Google’s foray into CPM (define)-based advertising is a clear attempt to woo more brand advertisers, but that may not be as easy as it seems, many marketers say.
“In the grand scheme of the advertising world, this will not have a large impact on the plans of brand advertisers,” said Ron Belanger, VP of search at Carat Interactive. “Does it bring Google into certain conversations going forward that they were not in previously? Yes.”
Google launched a limited beta test of new features in its AdSense program on Monday. It now lets advertisers determine on which sites their contextually targeted ads appear; pay for those ads on a CPM basis; and increase their inventory of image ads. All these features should help Google in its quest to attract more brand advertisers to its platform.
“Google obviously realizes that direct marketing has fueled the growth of the search market, but there are still massive brand advertisers’ budgets out there that are left untapped,” said Joshua Stylman, managing partner of search engine marketing (SEM) agency Reprise Media. Stylman added it’s not just brand advertisers who stand to benefit from the new CPM-based model, but savvy direct marketers as well.
Google dominates pay-per-click (PPC) text ads, which appear next to its search results and on contextually relevant content pages in its network. Now, it’s entering an arena with well-established competition from ad networks, who have offered CPM-based pricing and targeting of one form or another for years.
“Many networks have attempted to attract large brand advertisers by selling their reach, but with limited success to date. That is starting to change as companies like Advertising.com, Fastclick, and aQuantive’s DRIVEpm include targeting variables, such as behavioral and geographic targeting, which make network media more attractive to brand advertisers,” said Shanthi Sitterud, director of media at Avenue A/Razorfish.
Google will have to add these types of targeting variables to compete with existing ad networks for brand advertising dollars, Sitterud added.
Most marketers ClickZ News spoke with agreed the availability of display ads and a new CPM-based pricing model would be attractive as an additional tool for marketers already familiar with AdSense’s CPC-based text ads. But they doubted it would be enough to attract legions of brand marketers at this time.
“I don’t see this program as really affecting what we are doing for our search advertisers,” Belanger said. “If the search campaign is largely for branding purposes, we will migrate to the CPM pricing model and bid as high as we can afford. For direct response clients, we’ll stick to CPC and perhaps concede some of the inventory to those marketers who value the real estate more.”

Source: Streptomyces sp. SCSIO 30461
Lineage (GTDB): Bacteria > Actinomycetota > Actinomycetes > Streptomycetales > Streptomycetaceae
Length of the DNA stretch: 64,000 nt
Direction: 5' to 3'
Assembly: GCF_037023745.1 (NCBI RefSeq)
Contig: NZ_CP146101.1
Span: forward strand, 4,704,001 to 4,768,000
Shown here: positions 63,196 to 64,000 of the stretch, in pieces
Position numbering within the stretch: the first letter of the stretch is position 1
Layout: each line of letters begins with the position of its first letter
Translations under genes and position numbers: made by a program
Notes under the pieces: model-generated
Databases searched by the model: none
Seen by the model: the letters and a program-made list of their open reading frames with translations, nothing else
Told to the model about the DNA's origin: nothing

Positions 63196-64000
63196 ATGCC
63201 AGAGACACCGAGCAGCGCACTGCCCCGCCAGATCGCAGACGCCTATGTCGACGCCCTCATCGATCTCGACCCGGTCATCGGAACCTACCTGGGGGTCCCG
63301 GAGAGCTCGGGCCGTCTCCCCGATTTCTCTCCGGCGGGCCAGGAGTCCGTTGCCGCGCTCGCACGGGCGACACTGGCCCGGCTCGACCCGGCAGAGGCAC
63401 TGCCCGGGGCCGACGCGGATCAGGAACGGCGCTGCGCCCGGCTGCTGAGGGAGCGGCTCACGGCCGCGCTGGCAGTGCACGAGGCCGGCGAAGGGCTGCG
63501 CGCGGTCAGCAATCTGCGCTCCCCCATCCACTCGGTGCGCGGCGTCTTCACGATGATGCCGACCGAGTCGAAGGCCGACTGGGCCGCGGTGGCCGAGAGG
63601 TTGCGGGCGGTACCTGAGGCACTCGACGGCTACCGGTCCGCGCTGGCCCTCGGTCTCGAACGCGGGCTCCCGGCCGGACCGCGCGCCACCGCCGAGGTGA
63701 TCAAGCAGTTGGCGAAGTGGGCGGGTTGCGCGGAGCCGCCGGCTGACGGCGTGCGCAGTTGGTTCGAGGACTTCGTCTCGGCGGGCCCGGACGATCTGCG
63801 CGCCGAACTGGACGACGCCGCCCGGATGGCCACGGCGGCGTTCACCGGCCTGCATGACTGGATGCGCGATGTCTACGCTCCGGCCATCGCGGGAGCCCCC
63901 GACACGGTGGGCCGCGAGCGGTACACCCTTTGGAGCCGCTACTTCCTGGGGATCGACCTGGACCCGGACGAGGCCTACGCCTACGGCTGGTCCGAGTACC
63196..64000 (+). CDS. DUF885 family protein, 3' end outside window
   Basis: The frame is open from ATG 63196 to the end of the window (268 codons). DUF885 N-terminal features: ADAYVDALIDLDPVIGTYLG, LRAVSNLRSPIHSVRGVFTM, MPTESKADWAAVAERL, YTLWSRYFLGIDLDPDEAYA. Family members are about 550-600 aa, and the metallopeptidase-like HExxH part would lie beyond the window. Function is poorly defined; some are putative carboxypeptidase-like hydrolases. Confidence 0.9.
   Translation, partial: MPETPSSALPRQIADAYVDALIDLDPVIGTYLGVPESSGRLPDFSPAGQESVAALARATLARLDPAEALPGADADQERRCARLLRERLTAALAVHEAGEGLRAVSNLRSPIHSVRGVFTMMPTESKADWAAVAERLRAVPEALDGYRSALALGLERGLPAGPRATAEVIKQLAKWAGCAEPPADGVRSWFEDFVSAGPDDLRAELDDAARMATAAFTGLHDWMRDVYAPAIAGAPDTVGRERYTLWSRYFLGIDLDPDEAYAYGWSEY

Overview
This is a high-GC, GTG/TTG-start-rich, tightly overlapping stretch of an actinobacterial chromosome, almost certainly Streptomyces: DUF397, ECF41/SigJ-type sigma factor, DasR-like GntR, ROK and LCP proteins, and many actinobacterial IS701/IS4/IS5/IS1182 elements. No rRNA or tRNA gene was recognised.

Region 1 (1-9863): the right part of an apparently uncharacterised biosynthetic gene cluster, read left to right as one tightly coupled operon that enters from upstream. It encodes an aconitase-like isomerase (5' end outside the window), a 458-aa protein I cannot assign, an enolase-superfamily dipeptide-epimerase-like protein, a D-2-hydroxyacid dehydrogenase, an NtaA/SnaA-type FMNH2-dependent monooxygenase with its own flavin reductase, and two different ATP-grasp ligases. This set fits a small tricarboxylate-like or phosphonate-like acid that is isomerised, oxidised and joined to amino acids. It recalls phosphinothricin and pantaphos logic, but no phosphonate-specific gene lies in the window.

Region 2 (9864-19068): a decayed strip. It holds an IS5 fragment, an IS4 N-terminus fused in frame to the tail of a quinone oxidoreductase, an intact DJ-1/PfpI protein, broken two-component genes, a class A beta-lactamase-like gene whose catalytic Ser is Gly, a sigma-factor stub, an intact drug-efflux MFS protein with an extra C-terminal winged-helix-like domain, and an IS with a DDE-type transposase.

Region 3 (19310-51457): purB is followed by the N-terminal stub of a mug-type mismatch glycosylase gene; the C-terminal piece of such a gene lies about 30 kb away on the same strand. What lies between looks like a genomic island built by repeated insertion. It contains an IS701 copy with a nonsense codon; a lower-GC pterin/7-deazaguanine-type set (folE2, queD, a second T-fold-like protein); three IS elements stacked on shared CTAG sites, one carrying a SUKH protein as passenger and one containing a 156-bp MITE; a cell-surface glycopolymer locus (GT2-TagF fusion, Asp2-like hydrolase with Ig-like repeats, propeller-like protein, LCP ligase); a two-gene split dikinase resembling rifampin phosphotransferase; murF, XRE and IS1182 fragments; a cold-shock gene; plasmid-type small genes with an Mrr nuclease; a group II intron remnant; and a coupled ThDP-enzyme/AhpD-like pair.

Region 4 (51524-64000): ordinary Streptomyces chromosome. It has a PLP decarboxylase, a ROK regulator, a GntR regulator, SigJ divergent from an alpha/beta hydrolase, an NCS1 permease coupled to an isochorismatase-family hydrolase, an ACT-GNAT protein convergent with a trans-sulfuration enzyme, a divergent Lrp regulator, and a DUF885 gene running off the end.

For non-search brand-marketing campaigns, Belanger thinks eliminating the reliance on direct response metrics will make this a more interesting option for brand marketers. “The minimum CTR [click-through rate] metric was a buzz-kill for brand marketers who demand an always-on ad buy.”
“It can become a big deal, but it’s not one yet. Just because it’s Google, this is going to get attention. But they still have to build out inventory and expand their rich media options,” said Nick Pahade, managing director of Beyond Interactive. “It may bring some new people in, but it’s not a deal-closer. If there’s video inventory, then it becomes a whole different conversation.”
Google’s image ads are primarily animated GIFs, an ad format few advertisers will get excited about considering the widespread availability of much more interactive types of rich media. Google said in a letter to publishers it’s testing a small number of Flash ads from select advertisers, so potential for more interesting media formats is there.
Added complexity is one more reason for advertisers to turn to search marketing agencies to manage their AdSense campaigns, Stylman said. “SEM firms are better able to deal with CPM as another data point. The question is whether they can handle the creative. Most SEM firms are going to have to build those capabilities in-house or partner with interactive agencies.”
A stumbling block may lie on the publisher side. Many larger publishers who sell their own ads have used Google’s AdSense ads to monetize unsold inventory. If advertisers can get a better CPM rate through Google, the publisher loses money, and Google becomes a competitor for ad sales.
“If you ask the larger publishers if they’d be willing to outsource additional inventory, my guess would be ‘no,'” Pahade said. “Most of them would probably be able to get better CPMs on their own.”
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